“I’m telling you, Mary, the Hobbit is a two-parter at best.” It’s a Wonderful Life (7pm, Sky Classics, Christmas Eve)

Philip Maughan is Assistant Editor at the New Statesman.

The Jump/Channel 4
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The most dangerous show on TV: is The Jump becoming a celebrity Hunger Games?

Will it take a life-threatening injury, or worse, before the madness ends?!

First they came for former EastEnders actor Louis Lytton. Then, they came for former EastEnders actor Sid Owen. Then, they came for former Holby City actor Tina Hobley. But now, the third season of Channel 4’s The Jump has moved on from retired soap stars to claim a new set of victims: Britain’s top athletes, including Rebecca Adlington, Beth Tweddle and Linford Christie.

The winter sports reality show The Jump takes your average collection of D-list celebrities, with a few sports personalities mixed in for good measure, and asks them to compete in a series of alpine challenges – skeleton, bobsleigh, snowboarding and, of course, ski jumping – while Davina McCall says things like, “Look at that jump. Just look at it. Are you nervous?”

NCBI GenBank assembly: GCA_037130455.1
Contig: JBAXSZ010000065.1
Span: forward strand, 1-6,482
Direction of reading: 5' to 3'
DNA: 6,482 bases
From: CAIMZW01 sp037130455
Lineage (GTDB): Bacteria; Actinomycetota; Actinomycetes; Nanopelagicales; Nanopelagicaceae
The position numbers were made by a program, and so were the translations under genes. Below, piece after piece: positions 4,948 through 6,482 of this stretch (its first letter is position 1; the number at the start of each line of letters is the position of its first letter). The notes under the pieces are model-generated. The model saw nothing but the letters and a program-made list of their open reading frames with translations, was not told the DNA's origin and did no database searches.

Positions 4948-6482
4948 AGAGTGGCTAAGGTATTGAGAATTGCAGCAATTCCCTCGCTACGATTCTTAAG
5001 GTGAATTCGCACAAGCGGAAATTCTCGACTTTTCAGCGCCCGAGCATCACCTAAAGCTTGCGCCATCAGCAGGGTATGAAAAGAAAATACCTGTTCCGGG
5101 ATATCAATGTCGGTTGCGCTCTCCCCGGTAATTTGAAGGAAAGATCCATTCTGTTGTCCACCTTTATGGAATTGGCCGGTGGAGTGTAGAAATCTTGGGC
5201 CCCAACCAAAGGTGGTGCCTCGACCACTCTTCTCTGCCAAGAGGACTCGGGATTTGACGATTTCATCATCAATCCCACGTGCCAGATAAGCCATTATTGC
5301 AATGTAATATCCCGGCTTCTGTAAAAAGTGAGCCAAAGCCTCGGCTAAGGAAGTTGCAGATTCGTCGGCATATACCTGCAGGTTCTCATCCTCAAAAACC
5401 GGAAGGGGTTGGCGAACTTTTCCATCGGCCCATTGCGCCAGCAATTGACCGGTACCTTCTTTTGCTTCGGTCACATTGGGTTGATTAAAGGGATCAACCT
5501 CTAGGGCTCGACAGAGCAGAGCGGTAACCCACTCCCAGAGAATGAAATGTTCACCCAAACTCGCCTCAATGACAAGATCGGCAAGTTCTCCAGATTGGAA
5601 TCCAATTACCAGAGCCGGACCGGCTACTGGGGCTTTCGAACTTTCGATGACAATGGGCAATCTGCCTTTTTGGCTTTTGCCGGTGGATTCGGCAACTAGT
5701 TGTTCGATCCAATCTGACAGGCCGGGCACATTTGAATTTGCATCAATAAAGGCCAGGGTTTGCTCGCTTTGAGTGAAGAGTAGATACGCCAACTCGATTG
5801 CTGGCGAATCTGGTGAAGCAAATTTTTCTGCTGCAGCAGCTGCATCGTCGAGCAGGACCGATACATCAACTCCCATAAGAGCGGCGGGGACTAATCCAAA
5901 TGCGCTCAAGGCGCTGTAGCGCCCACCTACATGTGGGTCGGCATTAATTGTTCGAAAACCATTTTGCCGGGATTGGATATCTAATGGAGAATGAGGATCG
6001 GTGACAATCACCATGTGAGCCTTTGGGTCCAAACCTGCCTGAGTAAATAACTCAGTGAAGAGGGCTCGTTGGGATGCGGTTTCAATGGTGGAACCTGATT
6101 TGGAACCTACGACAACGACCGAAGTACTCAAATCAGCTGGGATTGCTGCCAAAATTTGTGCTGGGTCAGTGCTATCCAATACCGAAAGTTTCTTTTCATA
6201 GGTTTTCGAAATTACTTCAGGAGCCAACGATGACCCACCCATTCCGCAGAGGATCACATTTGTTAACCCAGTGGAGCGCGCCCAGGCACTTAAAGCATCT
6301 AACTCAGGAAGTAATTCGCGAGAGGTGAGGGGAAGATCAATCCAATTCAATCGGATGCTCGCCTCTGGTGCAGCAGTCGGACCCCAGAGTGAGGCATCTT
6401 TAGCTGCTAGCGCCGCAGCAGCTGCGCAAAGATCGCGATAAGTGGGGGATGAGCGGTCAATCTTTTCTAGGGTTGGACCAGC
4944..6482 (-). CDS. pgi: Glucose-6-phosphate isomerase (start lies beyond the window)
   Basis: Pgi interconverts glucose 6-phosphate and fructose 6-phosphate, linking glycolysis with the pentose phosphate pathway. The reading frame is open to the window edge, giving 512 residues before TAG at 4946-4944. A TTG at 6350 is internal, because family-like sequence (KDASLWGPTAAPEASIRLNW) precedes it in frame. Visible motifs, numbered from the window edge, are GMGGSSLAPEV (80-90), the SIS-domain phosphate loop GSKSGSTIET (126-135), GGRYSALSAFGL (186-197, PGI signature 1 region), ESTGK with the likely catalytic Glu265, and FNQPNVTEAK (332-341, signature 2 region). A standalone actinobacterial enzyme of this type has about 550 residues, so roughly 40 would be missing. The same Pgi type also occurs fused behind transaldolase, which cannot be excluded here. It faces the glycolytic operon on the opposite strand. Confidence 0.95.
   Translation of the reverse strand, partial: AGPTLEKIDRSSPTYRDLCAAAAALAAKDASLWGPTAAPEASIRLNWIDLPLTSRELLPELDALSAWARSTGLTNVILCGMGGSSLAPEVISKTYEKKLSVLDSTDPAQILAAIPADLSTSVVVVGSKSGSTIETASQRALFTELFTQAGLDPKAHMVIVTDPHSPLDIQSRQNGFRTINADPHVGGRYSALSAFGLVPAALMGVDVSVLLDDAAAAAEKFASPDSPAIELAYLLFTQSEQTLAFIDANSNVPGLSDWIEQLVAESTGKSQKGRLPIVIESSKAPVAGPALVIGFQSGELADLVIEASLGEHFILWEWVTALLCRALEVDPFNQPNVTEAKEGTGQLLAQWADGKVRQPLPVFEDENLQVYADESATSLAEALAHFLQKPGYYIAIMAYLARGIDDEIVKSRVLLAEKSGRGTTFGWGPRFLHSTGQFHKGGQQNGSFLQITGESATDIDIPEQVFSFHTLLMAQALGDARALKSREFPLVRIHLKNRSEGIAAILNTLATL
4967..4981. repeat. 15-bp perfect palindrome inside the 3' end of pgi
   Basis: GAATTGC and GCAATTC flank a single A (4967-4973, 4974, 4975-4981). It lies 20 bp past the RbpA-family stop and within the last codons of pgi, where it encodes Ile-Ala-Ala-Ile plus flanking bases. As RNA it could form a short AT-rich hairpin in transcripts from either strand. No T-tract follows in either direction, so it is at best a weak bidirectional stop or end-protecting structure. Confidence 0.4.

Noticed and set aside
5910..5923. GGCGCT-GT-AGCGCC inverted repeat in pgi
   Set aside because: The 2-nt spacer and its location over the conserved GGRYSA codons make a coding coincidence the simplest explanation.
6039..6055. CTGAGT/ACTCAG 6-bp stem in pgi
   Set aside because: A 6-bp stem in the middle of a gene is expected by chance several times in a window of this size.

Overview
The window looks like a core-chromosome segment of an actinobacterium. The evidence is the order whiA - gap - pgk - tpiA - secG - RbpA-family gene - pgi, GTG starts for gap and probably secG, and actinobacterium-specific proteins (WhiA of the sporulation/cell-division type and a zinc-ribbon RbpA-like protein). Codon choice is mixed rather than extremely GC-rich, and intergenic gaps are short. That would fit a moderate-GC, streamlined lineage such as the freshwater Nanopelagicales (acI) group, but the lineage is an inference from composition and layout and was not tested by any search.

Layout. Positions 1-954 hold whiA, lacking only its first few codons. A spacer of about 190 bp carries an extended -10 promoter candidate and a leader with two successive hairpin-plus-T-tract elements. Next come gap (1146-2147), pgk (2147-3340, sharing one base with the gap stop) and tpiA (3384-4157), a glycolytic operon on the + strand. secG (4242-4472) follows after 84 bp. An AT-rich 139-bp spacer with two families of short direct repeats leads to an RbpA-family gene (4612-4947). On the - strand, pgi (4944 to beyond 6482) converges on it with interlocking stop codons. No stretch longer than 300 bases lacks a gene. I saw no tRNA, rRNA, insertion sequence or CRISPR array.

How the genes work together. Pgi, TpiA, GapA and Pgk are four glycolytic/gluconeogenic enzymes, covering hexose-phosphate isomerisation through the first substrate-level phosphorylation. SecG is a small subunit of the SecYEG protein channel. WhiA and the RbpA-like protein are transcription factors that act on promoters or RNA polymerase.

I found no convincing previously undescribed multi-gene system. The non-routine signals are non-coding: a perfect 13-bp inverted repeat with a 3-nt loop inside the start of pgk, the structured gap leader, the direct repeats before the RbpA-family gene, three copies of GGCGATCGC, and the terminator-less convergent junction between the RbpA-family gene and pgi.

It sounds fairly mild, but Sir Steve Redgrave, Ola Jordan, Sally Bercow and Melinda Messenger have all withdrawn from the programme after injuries in the past.

Riskier than I’m a Celebrity, Splash! and Dancing on Ice mixed together, the third season of The Jump is fast turning into a dystopian celebrity harm spectacle, a relentless conveyor belt of head injuries and fractured bones.

So far, seven out of the competition’s 12 contestants have sustained injuries. First, Lytton tore a ligament in her thumb, before being rushed to hospital after a training incident at the end of last month. Then, Owen fell on his leg during the first episode having previously complained of “a bad crash during training” for the skeleton.

Adlington (who openly wept with fear when she first gazed upon the titular ski jump, described as being the “height of three double decker buses”) was hospitalised and withdrew from the show after a televised fall left her with a dislocated shoulder: she said the pain was “worse than childbirth”. Hobley soon followed with a dislocated elbow.